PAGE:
Martin Darvas, Amanda M. Wunsch, Jeffrey T. Gibbs, and Richard D. Palmiter
PNAS February 18, 2014 vol. 111 no. 7 2764–2769
前者は"sign tracking"、後者は"goal tracking"と呼ばれるが、「goal trackingにドーパミンが必要か否か」はよく分かっていなかった。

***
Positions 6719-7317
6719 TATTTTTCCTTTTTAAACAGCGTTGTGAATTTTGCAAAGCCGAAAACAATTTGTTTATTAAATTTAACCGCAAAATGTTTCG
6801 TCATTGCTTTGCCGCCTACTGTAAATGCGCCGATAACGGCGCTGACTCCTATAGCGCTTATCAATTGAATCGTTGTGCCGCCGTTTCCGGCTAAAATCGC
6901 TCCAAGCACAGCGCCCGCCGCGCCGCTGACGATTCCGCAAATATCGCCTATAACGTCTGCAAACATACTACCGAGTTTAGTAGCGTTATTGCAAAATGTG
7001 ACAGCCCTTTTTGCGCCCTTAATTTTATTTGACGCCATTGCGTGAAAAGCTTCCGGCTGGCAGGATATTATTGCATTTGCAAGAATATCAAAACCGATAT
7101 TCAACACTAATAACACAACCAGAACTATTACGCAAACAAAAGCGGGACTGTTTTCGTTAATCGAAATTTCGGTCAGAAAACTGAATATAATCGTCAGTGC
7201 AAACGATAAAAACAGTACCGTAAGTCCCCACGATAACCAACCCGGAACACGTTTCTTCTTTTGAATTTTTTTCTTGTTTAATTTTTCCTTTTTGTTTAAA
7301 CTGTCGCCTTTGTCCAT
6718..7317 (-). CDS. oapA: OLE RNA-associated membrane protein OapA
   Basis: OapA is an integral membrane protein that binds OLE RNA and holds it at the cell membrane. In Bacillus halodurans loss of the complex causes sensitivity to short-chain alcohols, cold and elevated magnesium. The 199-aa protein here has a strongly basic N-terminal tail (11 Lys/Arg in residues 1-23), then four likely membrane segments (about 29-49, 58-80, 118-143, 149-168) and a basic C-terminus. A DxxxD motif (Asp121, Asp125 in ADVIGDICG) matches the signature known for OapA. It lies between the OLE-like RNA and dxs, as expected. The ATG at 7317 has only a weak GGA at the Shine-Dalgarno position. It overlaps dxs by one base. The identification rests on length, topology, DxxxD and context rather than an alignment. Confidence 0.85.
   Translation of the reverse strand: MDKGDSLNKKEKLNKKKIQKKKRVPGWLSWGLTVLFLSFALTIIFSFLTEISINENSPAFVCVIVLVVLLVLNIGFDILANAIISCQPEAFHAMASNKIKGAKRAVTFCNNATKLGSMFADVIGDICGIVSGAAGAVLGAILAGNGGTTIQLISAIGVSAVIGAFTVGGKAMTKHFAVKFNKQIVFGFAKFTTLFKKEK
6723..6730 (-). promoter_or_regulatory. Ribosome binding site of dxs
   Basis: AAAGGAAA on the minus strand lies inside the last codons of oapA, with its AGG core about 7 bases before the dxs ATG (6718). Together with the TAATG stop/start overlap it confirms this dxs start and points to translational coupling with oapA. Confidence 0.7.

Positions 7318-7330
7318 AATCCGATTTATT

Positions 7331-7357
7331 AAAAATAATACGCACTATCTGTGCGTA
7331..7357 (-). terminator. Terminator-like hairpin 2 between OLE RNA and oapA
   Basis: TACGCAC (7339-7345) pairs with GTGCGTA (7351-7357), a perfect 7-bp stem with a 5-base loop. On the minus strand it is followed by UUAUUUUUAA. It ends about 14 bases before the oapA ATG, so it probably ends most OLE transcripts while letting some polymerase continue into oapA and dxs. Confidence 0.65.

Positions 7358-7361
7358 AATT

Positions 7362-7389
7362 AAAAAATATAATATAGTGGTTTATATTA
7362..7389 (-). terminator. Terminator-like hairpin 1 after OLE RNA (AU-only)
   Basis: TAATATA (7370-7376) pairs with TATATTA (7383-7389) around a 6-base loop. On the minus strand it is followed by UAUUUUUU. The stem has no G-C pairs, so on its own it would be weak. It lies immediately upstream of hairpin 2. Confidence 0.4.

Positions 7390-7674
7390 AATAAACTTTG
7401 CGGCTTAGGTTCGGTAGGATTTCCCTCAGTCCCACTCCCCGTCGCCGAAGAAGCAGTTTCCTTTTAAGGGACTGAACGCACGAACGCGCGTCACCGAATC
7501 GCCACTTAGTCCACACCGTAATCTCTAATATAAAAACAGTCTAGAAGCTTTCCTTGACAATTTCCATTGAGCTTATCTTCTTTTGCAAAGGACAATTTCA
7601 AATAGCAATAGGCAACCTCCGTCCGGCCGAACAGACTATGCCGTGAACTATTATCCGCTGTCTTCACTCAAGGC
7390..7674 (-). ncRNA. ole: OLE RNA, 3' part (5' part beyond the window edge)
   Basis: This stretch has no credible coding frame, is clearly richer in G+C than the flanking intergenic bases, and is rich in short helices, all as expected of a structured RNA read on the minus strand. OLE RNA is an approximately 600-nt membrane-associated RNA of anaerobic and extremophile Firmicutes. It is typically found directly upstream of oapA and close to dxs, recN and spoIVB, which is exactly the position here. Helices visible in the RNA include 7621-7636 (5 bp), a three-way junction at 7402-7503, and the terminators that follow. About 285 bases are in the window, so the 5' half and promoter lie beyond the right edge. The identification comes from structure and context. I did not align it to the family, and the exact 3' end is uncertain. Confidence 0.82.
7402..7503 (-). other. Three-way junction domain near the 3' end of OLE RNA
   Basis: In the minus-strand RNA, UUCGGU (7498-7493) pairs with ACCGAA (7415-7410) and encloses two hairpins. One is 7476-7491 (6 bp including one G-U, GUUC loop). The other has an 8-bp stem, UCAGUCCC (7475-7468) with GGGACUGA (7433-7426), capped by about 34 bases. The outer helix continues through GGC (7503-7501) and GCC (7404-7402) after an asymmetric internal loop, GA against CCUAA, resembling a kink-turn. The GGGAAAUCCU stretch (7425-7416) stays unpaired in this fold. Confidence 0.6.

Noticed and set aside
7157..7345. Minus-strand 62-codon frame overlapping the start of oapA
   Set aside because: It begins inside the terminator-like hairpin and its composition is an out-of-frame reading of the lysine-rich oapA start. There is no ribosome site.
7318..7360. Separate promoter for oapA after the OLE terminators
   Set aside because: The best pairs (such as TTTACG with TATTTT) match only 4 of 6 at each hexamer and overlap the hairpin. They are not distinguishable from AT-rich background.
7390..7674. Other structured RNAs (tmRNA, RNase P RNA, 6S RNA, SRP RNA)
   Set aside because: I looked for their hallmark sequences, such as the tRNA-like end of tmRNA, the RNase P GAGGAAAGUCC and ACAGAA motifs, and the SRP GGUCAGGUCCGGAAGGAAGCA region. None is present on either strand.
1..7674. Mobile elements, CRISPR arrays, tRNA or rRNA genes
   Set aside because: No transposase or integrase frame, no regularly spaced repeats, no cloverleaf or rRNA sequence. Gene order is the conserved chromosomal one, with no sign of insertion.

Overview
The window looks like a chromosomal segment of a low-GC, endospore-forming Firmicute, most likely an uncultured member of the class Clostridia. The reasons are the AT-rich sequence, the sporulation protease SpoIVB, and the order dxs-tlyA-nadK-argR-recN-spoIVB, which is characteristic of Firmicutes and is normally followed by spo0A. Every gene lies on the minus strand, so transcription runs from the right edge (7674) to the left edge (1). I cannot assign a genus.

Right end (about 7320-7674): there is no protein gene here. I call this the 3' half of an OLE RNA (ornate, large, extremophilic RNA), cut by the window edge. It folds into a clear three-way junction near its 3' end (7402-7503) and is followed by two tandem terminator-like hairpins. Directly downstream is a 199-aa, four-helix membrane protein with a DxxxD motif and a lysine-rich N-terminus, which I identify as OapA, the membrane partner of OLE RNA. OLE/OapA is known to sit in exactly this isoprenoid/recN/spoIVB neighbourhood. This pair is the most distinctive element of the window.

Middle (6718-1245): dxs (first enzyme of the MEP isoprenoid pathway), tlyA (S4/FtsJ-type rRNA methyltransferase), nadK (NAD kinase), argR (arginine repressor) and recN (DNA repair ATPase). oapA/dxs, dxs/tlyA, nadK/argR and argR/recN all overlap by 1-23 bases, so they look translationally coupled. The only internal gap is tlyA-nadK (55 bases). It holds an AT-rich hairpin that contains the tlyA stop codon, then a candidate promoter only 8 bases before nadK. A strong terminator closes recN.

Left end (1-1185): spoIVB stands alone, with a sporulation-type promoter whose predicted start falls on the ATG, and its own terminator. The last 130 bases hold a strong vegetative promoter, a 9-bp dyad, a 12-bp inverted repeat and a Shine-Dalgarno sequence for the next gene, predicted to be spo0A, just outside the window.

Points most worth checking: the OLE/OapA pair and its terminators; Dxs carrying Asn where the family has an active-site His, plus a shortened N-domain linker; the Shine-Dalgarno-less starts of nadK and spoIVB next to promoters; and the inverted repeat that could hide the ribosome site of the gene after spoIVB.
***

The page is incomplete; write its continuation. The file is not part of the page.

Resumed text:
During Pavlovian conditioning, pairing of a neutral conditioned stimulus (CS) with a reward leads to conditioned reward-approach responses (CRs) that are elicited by presentation of the CS. CR behaviors can be sign tracking, in which animals engage the CS, or goal tracking, in which animals go to the reward location. We investigated CR behaviors in mice with only ∼5% of normal dopamine in the striatum using a Pavlovian conditioning paradigm. These mice had severely impaired acquisition of the CR, which was ameliorated by pharmacological restoration of dopamine synthesis with L-dopa. Surprisingly, after they had learned the CR, its expression decayed only gradually in following sessions that were conducted without L-dopa treatment. To assess specific contributions of dopamine signaling in the dorsal or ventral striatum, we performed virus-mediated restoration of dopamine synthesis in completely dopamine-deficient (DD) mice. Mice with dopamine signaling only in the dorsal striatum did not acquire a CR, whereas mice with dopamine signaling only in in the ventral striatum acquired a CR. The CR in mice with dopamine signaling only in the dorsal striatum was restored by subjecting the mice to instrumental training in which they had to interact with the CS to obtain rewards. We conclude that dopamine is essential for learning and performance of CR behavior that is predominantly goal tracking. Furthermore, although dopamine signaling in the ventral striatum is sufficient to support a CR, dopamine signaling only in the dorsal striatum can also support a CR under certain circumstances.